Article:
• Avoid sugar: Eating too much sugar prevents the collagen in your body from repairing itself, thereby making it necessary to limit its consumption.
  • Avoid refined carbs: Too many carbs can prevent collagen’s ability to heal and repair itself.
  • Avoid excessive sun exposure: UV rays can reduce your body’s ability to produce collagen, making it necessary to limit your sun exposure to 20–30 minutes a day.
  • Avoid smoking: It is observed that smoking reduces collagen production in the body, thereby making you more prone to wrinkles and preventing wound healing.

Certain autoimmune disorders, such as lupus, can also damage collagen production.

Who Should Avoid Collagen?

While collagen supplements are generally considered safe for most people, there are certain individuals who may need to exercise caution or avoid collagen supplementation. These include:

1. Pregnant or breastfeeding:

Because the safety of collagen supplements during pregnancy and breastfeeding has not been completely tested, it is advised to speak with a healthcare expert before taking collagen supplements during these times.

2. Those with known allergies or sensitivities:

Because some collagen supplements are produced from animal sources, such as beef, poultry, or fish, they may trigger allergic reactions in people who are allergic or sensitive to these substances. Before taking collagen supplements, read the labels carefully and look for potential allergies.

3. Individuals with medical conditions:

If you have a medical condition, such as liver or kidney disease, or are undergoing treatment for a specific health condition, you should consult with your healthcare professional before taking collagen supplements, as they may interact with certain medications or pose potential health risks.

4. Vegetarians or vegans:

Collagen supplements are primarily sourced from animal sources, therefore, vegetarians and vegans should avoid them. Vegetarians and vegans may opt for plant-based alternatives or think about other ways to boost collagen production through food and lifestyle.

5. Children:

Collagen supplements are normally not suggested for children since their nutritional demands differ from those of adults, and safety and efficacy in children have not been adequately demonstrated.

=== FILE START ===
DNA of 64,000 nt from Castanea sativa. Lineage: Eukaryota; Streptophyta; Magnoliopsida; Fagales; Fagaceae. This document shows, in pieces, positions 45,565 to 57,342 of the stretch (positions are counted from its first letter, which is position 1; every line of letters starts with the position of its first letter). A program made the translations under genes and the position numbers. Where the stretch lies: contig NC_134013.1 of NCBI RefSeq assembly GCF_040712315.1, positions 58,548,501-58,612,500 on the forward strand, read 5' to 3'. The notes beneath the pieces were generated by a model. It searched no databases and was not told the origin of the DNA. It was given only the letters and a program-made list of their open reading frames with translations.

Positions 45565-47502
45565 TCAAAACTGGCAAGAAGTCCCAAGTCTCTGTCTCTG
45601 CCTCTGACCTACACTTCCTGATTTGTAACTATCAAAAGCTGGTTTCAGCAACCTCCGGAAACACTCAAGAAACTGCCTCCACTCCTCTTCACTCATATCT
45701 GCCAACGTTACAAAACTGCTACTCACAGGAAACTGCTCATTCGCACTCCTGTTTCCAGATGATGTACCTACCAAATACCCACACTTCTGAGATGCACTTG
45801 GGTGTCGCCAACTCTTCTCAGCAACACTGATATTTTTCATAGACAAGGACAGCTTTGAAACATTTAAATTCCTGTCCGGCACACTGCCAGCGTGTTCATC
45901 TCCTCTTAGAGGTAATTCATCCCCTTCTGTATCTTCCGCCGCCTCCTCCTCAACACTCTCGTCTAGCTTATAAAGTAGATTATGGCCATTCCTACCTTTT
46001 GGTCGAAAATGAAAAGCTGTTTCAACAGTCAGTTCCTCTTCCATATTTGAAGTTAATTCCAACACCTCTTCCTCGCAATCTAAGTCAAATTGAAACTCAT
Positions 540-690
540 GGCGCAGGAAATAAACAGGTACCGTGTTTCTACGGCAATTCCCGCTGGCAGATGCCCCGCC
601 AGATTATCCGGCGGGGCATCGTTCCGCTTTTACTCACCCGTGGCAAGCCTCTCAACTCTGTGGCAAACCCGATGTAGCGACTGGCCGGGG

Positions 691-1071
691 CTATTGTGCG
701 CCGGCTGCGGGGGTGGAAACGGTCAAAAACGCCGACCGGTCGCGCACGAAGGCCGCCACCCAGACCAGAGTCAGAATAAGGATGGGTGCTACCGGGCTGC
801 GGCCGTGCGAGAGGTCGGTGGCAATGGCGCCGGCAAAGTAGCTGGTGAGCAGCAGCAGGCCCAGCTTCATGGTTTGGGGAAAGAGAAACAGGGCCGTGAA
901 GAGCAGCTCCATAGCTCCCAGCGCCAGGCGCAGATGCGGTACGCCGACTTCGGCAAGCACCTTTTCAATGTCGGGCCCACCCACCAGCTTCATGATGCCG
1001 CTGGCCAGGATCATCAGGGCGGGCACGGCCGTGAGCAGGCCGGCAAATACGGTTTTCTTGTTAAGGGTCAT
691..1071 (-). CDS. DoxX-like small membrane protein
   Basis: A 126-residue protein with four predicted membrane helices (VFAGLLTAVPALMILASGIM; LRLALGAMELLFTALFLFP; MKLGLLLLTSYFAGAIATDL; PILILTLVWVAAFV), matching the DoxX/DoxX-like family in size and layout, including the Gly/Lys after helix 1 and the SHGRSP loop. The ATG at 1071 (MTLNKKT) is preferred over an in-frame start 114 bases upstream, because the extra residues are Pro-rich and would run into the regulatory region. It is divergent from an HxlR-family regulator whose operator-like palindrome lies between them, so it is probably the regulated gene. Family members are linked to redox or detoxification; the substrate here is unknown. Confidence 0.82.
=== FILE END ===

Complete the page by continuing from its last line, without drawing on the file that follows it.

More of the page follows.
Is it Safe to Take Collagen Supplements on a Daily Basis?

Collagen supplements may be safe to take on a regular basis for most people, but some variables must be considered. Take the suggested dosage, choose reliable brands, be mindful of potential sensitivities or interactions with drugs or medical conditions, and remember that collagen supplements are not a substitute for a healthy diet. Those who are pregnant or breastfeeding, as well as those with certain medical issues, should check with their doctor before using collagen supplements. To ensure safety and efficacy, always seek the advice of a qualified healthcare professional before beginning a new supplement regimen.

Which Wellbeing Nutrition Collagen Supplements Can You Take?

You can try out Skin Fuel by Wellbeing Nutrition, India's First US Dermatologist Formulated Drinkable Skincare. Made using naturally derived, widely researched ingredients - L–glutathione, hyaluronic acid, Japanese collagen, and other essential vitamins, this delicious blueberry mint skin elixir will keep your skin youthful, supple, and glowing. Then you also have the Pure Marine Collagen Peptides collection, focusing on different aspects such as Glow and Beauty—ensuring you are glowing inside and out!

Wrapping Up

Collagen has received a lot of attention due to its potential benefits for skin health, joint function, and overall wellness. It can be an important part of a healthy lifestyle and skincare routine. But it's crucial to proceed with caution and be aware of potential drawbacks, such as source difficulties, a lack of scientific evidence, and potential allergies or unpleasant reactions. Before beginning any new supplement or skincare program, always consult with a healthcare expert or a dermatologist. You can make an informed decision about whether collagen is right for you if you understand both the positive and negative sides of it.

 

References: